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How to decide on the right PAN size (small or medium)?

Arne Bier
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Hello

 

I have gone over the scaling guide and the install guide but it's never been clear to me why the fully distributed deployment PAN needs to have so much CPU and memory. The job of the PAN is to keep the database synchronised with all the other nodes - not too CPU intensive I would think.

When I think of performance bottlenecks, I think mainly about the MNT node and logging - hence, for a 50,000 concurrent session deployment of RADIUS (MAB mostly) I would consider that the two MNT nodes should be a Medium VM. But does that also imply that the PAN MUST be medium too? It's quite a jump from 32GB to 96GB RAM and I don't see any evidence in the documentation to suggest that this is mandatory.

 

Has anyone tried running 64GB RAM and 8 cores ? Is there any benefit in allocating more memory to an ISE VM without causing the VM to be detected as a next level up (e.g. small VM spec but with more RAM than usual)? There are cases where customers dedicate an entire server chassis but there is spare RAM and CPU left over - it seems like a shame not to use any spare resources lying around.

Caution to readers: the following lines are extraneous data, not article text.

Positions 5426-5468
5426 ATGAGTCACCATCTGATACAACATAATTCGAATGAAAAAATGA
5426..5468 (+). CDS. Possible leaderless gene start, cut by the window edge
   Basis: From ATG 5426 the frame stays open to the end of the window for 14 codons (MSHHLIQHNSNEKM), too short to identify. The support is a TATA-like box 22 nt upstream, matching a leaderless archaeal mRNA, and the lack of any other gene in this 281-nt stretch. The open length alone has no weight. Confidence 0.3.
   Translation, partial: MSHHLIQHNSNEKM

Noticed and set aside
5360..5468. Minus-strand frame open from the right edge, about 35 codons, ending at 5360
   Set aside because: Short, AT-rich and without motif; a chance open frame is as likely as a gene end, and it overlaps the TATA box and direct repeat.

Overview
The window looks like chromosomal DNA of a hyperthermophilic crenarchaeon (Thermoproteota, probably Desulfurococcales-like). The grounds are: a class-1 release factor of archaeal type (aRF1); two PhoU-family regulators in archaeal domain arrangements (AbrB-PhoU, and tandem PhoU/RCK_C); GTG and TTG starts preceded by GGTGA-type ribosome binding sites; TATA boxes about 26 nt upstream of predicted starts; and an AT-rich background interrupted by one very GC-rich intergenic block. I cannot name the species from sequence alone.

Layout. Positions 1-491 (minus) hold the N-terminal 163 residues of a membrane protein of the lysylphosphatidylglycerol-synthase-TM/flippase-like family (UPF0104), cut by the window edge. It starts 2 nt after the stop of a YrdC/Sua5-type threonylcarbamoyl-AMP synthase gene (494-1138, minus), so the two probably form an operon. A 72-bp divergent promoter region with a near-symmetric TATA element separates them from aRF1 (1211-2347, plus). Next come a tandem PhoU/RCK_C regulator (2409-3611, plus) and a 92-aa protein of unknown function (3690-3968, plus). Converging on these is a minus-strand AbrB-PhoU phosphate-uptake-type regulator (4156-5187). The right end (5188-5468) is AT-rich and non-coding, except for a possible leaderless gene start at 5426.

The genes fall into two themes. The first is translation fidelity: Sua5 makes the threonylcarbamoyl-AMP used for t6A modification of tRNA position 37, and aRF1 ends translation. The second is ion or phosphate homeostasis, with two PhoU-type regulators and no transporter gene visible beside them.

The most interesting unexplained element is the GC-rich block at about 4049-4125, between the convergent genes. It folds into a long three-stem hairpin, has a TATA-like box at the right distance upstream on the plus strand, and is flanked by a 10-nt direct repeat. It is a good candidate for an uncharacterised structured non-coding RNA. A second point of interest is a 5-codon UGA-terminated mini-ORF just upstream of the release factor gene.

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Damien Miller
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I wouldn't recommend 64 GB of ram and 8 vcpu, that will pick you up a resource template from the platform properties that is undesirable vs the tested scaling numbers. The platform properties file would expect 64 GB and 16 vcpu to land on a SNS 3595 template. 

64 GB and 8 vcpu = UCS_Large template. That means near nothing unless you look in the resource tables of the platform properties so I've done just that. It will allocate half the Java memory, the same connection template for tomcat, ers, and admin as a 3515, about half to 2/3 the expected oracle resources, half the memory for the session management vs a 3595, half the max allowable sessions vs a 3595, and half the prrt sessions to that of a 3595. 

Why deviate from the tried and tested deployment templates certified by the BU and happily TAC supported? If VM resources are an issue the recommendation will always be to go with physical SNS. It's stated in the admin guide that you don't have to use reservations and you can monitor the deployment closely, but in the cases where I have had performance issues, it's usually been because the node didn't have the reservations and the customer had host contention.